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High Court ruled that an order for costs could be revised to include provision for a payment on account.

28/07/2016 | Lucy Hamilton-James

On 21 June 2016, a Judge, in handing down judgment at the hearing, ordered the claimant to pay the defendant’s costs.  When counsel for both parties were subsequently seeking to agree the terms of the order, counsel for the defendant sought to include provision for payment on account.  The claimant objected to  such provision being included in the order on the basis that the request for the inclusion of any such provision should have been made at the hearing when the order was made.  There were other minor issues considered and dismissed by the Judge but, as he stated in his judgment: “The substantial point, as it seems to me, is whether a request for payment on account can only be made at the hearing itself.  If so, then, once the parties come to draw up the order for the court’s approval, it is too late to argue for its inclusion.”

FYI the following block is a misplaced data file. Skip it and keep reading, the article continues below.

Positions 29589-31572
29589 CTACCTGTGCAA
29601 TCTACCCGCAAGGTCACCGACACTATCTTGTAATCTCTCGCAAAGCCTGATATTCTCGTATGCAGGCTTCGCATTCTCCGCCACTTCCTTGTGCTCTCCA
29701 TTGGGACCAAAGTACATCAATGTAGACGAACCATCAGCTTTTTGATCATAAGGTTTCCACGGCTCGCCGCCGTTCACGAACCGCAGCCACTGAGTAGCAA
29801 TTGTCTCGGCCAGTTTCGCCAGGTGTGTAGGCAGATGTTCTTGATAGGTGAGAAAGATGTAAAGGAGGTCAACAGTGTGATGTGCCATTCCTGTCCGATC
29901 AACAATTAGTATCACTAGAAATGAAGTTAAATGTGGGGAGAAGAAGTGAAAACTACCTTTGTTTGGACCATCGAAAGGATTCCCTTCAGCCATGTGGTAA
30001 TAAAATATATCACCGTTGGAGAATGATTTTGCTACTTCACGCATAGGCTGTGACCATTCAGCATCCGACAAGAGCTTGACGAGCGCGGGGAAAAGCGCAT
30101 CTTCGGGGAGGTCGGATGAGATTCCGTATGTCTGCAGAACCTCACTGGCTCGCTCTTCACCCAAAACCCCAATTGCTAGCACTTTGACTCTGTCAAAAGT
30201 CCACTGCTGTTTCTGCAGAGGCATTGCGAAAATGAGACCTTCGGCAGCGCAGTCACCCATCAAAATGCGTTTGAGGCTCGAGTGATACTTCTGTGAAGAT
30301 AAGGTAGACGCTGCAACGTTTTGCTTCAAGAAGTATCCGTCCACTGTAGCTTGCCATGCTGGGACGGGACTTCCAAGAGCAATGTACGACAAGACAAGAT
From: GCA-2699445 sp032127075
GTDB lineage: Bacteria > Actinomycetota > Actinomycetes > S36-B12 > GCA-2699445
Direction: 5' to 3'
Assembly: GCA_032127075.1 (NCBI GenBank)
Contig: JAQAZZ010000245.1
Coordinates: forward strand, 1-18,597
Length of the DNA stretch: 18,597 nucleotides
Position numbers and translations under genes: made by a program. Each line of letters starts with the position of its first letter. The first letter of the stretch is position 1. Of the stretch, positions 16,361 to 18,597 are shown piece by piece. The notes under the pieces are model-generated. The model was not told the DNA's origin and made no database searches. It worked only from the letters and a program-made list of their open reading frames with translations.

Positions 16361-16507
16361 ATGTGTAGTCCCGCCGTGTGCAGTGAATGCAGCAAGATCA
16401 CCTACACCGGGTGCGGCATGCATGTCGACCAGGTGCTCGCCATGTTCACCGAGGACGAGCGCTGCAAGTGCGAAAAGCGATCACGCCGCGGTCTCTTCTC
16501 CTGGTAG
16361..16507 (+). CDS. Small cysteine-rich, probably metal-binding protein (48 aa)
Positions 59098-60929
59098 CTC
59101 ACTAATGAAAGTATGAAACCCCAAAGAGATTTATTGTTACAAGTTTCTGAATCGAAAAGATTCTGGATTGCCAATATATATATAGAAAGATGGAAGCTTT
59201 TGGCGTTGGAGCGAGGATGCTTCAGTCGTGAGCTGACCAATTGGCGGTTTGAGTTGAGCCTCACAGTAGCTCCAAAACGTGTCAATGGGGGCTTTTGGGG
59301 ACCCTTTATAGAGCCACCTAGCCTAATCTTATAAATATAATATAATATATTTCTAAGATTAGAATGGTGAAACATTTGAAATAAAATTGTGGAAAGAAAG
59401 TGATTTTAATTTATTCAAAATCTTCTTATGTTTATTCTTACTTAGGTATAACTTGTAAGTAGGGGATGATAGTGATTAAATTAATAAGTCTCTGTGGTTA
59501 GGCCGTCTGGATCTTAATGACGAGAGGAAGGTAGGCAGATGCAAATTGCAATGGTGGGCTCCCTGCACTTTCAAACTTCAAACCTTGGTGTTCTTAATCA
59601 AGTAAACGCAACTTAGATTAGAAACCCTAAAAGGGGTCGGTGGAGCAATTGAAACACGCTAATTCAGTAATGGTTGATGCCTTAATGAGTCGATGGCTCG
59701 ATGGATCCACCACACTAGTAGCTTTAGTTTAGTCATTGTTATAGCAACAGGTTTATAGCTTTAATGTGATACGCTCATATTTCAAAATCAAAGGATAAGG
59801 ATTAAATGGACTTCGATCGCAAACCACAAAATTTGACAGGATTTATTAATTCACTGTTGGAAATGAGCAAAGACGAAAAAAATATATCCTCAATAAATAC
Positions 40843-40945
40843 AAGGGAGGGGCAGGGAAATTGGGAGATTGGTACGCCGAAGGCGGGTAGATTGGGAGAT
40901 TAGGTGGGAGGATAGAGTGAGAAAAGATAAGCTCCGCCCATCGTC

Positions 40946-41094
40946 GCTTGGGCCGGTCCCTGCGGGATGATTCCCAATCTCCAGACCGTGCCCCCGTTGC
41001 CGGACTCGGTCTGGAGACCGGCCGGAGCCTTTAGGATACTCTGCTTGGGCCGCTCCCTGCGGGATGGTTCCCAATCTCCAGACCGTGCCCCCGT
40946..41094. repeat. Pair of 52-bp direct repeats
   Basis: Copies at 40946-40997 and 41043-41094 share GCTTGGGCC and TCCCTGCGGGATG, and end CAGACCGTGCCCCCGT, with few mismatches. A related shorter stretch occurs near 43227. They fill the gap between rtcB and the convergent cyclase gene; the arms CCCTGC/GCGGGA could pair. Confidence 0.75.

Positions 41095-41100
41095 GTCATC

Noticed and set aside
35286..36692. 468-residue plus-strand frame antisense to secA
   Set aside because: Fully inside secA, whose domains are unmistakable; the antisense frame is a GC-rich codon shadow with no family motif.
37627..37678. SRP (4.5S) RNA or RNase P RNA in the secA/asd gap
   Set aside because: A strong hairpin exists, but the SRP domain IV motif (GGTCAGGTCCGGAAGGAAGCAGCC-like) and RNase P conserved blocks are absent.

However, the judge went on to clarify that, while the general rule is that an order is effective from the moment it is made by the court, the court still has the power to alter its judgment or order at any time until it is entered and perfected by sealing, and that such power is not limited to exceptional circumstances.  The judge went on to order a payment to be made on account within 14 days.

This ruling demonstrates the court exercising its powers in a measured and pragmatic way in that, if it is appropriate for provision to be made in an order for a party to make a payment on account, it would conversely be inappropriate to prevent such a provision being included simply because its inclusion was not requested at the hearing.  It is often the case that subsequent to a hearing, counsel will agree between themselves certain tweaks to an order, particularly on points in relation to costs, before it is sealed or revert to the judge for clarification on certain points and taking a common sense approach to this can keep costs down.  It is also a reminder that parties should not resign themselves to being unable to have appropriate provisions included in an order even if requests are not made at a hearing.  If after the hearing but before the order is sealed, requests are made and the court considers the requested provisions can and should be included, such requests may be accommodated.

Aliston Albert Ashman v Clyde Caulson Thomas [2016] EWHC 1810 (Ch)

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